The major question of tonight’s #blogchat is one that keeps coming up all over the place – how should corporate bloggers identify themselves – by name, or should they remain anonymous?
It’s a difficult question to answer. The web both embraces and despises anonymity in equal measure; identity and obfuscation both have their uses, if you’re respectful of them.
Before my notes from #blogchat, I thought I’d share some articles – one from TED, and three of my own.
Prominent notes on anonymity: m00t speaks at TED about anonymity on the web.
Now, the notes:
There was a little discussion with @prosperitygal about the differing advantages and challenges of multiple personas on the web versus simply maintaining multiple presences – it’s a challenge either way, but the voice here is the key.
The wide concensus early on was that multiple authors should be identified on company blogs. This sentiment split by the end of the night – some people like @SbuxMel advocated for personality and passion, citing a Starbucks customers blog‘s lack of both, despite its lip service to varied authors. I mentioned there’s a big difference between writing a blog that’s worth subscribing to, versus writing one that’s worth bookmarking. Tricky difference, but an important one.
Others (myself included, mostly) brought up the disadvantages of varied identity on company blogs. If the favored writer goes away, what happens to the blog? Similarly, a personality only helps if you have one; Identifying yourself to an audience only helps if the audience identifies with you, more than just identifying you alone.
What didn’t get much talk, was the actual differences between a company’s voice and a varied personal voice. Identifying authors is one thing; addressing their personalities as compared to the company’s planned marketing voice is quite another. The process is difficult, certainly, and doesn’t get a lot of the right kind of attention.
From Monsanto, @JPlovesCOTTON mentioned Monsanto sends interns to blog at big events, for ground-up experience – which I think is brilliant, both from a guerilla content point of view, and from an experiential point. How else to gain this kind of experience, having your work out there, than just to do it? Segregating official channels from the varied voice, here, is useful and appropriate. Here’s the blog JP mentioned: Beyond the Shows.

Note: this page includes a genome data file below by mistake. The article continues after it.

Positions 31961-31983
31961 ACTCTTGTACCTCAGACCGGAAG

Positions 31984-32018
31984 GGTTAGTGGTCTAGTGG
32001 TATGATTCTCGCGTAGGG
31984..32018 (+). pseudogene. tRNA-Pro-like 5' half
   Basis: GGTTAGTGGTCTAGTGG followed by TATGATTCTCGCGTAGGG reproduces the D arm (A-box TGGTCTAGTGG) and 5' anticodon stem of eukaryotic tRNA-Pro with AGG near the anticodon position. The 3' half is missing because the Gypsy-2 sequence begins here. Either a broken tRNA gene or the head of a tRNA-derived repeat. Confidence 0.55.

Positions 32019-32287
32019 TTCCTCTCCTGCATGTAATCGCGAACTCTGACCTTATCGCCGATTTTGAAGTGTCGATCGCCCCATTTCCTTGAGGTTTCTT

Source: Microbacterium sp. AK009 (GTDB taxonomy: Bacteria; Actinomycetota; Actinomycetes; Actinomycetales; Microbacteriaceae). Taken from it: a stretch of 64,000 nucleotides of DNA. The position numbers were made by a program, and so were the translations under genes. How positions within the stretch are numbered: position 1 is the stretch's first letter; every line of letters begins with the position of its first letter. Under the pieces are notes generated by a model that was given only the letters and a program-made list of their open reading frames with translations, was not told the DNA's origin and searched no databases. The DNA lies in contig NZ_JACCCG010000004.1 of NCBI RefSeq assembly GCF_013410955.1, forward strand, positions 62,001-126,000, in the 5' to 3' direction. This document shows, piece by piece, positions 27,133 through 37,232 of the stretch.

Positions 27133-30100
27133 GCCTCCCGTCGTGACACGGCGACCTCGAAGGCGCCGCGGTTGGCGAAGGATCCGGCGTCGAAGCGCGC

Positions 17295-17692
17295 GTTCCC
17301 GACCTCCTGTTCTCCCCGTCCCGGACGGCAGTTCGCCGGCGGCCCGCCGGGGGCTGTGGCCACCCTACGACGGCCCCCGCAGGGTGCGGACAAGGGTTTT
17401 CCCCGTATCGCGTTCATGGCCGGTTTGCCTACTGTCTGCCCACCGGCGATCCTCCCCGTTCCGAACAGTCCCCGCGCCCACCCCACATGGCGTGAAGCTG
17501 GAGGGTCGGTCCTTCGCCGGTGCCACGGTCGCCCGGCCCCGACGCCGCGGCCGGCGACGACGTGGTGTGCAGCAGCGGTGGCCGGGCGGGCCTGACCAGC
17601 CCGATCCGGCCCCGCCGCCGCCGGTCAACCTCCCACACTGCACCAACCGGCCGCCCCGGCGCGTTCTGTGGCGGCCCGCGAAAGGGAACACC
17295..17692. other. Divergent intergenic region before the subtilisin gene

One of the last things I noticed was a discussion of challenging your audience. I agree with this – but how to define challenge? Is it bringing direct calls to action? Inviting discussion? Challenging an assumption? How a company does this speaks volumes about its culture. However, there’s no silver bullet for challenge. What’s appropriate for a pharmaceutical company is not the same for a farmer.
The overwhelming argument I need to bring up is that identity of company bloggers isn’t the core issue; how a company approaches blogs is. It’s not what, it’s how. The assertions of so many participants were that all bloggers for companies should be identified. I agree, there are benefits to this, but also cautions.
Especially in smaller companies, where blogging isn’t a full time position, identifying a blogger is a mixed bag of snakes. If five web designers blog for a company, and identify their work, what happens when clients begin to request a favourite designer to work on their projects?
Bonus Round: “Blogs are a medium, not a genre!”
Apparently, people are touchy about what they blog. @GeoffLiving opined that blogging was mutually exclusive from writing – I disagree. Blogging is a medium, a method of writing or publishing, not a genre. The same way fantasy fiction is a genre independent of books, movies and so on, short-form opinion writing is not an exclusive product of blog publishing software.
When I mentioned I wasn’t expecting to spark such a kingdom-genus-phylum argument, @elizabethonline called me “the Linneaus of the Net” – I’m not sure whether to be amused, or expect it was a sardonic remark. Either way, funny.
What do you think? How strongly tied should blogging be to identifyable authorship, especially in corporate environments?
Participants List: TweepML #blogchat for July 5th 2010.
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